Chibok Girls Released, What To Do Next ?

Several Chibok school girls who were abducted by the insurgent group, Boko Haram, have been released. Nearly 300 girls were abducted from their dormitories as they prepared to take their final exams in 2014.

Twenty-one of them were earlier released last October after negotiations between Boko Haram and the Nigerian government. Two other girls were found separately, in addition to those who escaped at the night of their abduction, of which over 50 of those had regained freedom before the month of May. Another 82 according to Sahara reporters were released last month, making a total of 130 girls that now have been freed from the deadly terrorist den.

There is nothing practically in place to rehabilitate and reintegrate these girls back to the society. “On Behalf of all Nigerians we want to sincerely appreciate and commend the effort of the government and the team who have been working assiduously to ensure the safe and successful release of the Chibok girls earlier kidnapped from their school premises in Chibok town in April 2014.” Mrs Boade Akinola, the Director, Media and Public Relations, Federal Ministry of Health, said this in a statement.

The Federal Government has donated drugs and other ‘essential’ commodities to an undisclosed medical facility for the rehabilitation of the 82 rescued Chibok school girls. The Minister of Health, Prof. Isaac Adewole, presented the items to the clinic on Monday in Abuja.  According to her, Adewole made the donation during a visit to the rescued girls at the health facility where they are currently receiving care.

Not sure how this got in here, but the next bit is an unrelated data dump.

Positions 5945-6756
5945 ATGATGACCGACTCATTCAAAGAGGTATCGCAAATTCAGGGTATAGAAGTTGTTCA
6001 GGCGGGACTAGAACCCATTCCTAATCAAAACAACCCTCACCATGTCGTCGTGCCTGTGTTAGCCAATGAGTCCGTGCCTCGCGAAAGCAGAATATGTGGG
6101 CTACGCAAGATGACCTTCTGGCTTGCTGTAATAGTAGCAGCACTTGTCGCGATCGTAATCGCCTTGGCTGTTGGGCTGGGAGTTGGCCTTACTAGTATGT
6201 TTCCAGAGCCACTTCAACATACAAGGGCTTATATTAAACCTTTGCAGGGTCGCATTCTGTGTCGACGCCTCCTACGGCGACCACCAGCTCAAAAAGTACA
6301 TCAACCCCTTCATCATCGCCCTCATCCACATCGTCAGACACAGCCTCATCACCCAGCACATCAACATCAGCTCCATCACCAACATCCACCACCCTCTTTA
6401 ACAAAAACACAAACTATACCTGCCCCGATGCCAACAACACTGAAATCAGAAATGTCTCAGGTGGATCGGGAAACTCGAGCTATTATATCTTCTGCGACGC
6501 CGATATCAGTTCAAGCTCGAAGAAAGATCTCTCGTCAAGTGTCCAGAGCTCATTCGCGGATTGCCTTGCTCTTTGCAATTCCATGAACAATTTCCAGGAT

Nigerian and the world at large have been clamouring for the release of these girls, now some of the girls are here, but people want something much more than a celebration of their return. Nigerians want to see beyond political statements to the rehabilitation of these girls back to the society. These girls need to go back to school. There was nothing done to send the first set of the released girls back to school, knowing fully well that these girls education were cut short by their abductors. It is also necessary to call on government, individuals, and NGOs to come to our aid and help bring these girls back to who they should be, rather than just celebrating their return.

Oshodi Ebenezer
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